Dr. Kim Anderson Talks about the One Day, 34 Cent Wheat Price IncreaseThu, 01 Oct 2020 09:49:41 CDT
Oklahoma State University Extension Grains Market Analyst Dr. Kim Anderson provided some information on the Kansas City, December Wheat contract closing much higher yesterday. He writes:
The KC December contract closed at $5.09¾, up from $4.78, a contract high. On September 18, the KC December contract closed at $5.07½. The market is watching the planting and establishment of the 2021/22 marketing year world wheat crop. There are concerns about dry conditions in Russia and much of the U.S. hard red winter (HRW) wheat area.
In the U.S., drought conditions exist, south to north, from southern Texas through the western one-fourth of Oklahoma all the way up into Canada. Over the next three months, drought conditions are predicted to persist and spread eastward across most of Oklahoma and western Kansas, and into western Nebraska.
For the entire U.S., the October through December weather forecast is for above average temperatures, especially in Texas, Oklahoma, and Kansas. The forecast is also for below average precipitation in Oklahoma, Texas, southern Kansas, and Colorado.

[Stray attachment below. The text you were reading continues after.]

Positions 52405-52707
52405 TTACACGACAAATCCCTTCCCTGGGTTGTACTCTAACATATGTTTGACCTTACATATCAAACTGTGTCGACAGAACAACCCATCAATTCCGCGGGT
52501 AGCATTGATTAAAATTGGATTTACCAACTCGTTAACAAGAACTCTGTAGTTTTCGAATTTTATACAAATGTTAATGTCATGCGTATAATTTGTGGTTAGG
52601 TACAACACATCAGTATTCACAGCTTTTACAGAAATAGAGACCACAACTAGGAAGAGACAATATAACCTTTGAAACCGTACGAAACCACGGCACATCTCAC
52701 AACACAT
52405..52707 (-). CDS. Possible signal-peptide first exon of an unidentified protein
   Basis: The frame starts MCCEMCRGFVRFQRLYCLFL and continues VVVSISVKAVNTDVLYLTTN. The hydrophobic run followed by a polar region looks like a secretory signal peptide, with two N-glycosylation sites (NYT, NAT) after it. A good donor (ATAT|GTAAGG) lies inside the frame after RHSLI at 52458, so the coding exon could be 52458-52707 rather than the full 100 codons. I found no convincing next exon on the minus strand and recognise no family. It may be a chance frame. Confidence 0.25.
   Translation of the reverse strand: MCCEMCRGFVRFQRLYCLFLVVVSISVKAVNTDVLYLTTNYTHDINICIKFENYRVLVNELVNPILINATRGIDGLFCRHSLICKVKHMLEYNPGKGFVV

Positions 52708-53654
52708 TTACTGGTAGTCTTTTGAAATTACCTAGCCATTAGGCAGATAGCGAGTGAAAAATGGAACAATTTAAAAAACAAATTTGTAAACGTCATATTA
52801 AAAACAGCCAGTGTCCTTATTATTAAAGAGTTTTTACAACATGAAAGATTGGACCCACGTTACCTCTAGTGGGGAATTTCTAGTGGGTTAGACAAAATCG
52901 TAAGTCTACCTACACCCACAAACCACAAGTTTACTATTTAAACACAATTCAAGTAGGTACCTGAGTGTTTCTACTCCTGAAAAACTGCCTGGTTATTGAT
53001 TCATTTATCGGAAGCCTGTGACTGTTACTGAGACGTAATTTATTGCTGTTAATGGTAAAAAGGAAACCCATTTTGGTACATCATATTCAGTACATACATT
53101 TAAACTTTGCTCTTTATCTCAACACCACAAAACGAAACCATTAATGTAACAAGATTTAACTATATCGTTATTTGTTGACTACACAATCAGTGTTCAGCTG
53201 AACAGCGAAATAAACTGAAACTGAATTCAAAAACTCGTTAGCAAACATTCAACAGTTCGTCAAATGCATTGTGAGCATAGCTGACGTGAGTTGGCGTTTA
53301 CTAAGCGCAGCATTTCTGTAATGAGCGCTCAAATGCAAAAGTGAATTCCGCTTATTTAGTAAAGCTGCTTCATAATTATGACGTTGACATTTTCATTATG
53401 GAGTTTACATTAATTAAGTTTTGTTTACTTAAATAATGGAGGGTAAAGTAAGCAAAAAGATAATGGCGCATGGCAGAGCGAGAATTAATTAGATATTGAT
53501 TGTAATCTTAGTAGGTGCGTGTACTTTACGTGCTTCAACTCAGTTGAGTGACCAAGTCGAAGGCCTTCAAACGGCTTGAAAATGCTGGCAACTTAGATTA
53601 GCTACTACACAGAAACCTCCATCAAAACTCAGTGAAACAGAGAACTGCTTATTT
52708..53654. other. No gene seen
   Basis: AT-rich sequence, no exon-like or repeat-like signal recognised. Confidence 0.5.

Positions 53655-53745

The market may be realizing that the U.S. cannot lose many more wheat acres. The HRW wheat 2020/21 marketing year ending stocks are projected to be 385 million bushels (mb), compared to a five-year average of 531 mb and 521 mb in 2019/20. This reduction in production is due to reduced planted and harvested acres, not lower yields. The U.S. may need more wheat planted acres.
Lest we get too optimistic, 2020/21 world wheat ending stocks are projected to be a record 28.3 billion bushels (bb). For the hard wheat exporting countries, wheat ending stocks are projected to be 1.571 bb compared to a five-year average of 1.681 bb. The ending stocks for the Black Sea exporting countries are projected to be 385 million bushels compared to a five-year average of 470 mb. These projections leave no room for reduced production in the Black Sea countries
World wheat production and stocks are more than adequate. Conversely, U.S. HRW and soft red winter wheat stocks are declining. While stocks are adequate, there is little room for reduced production.
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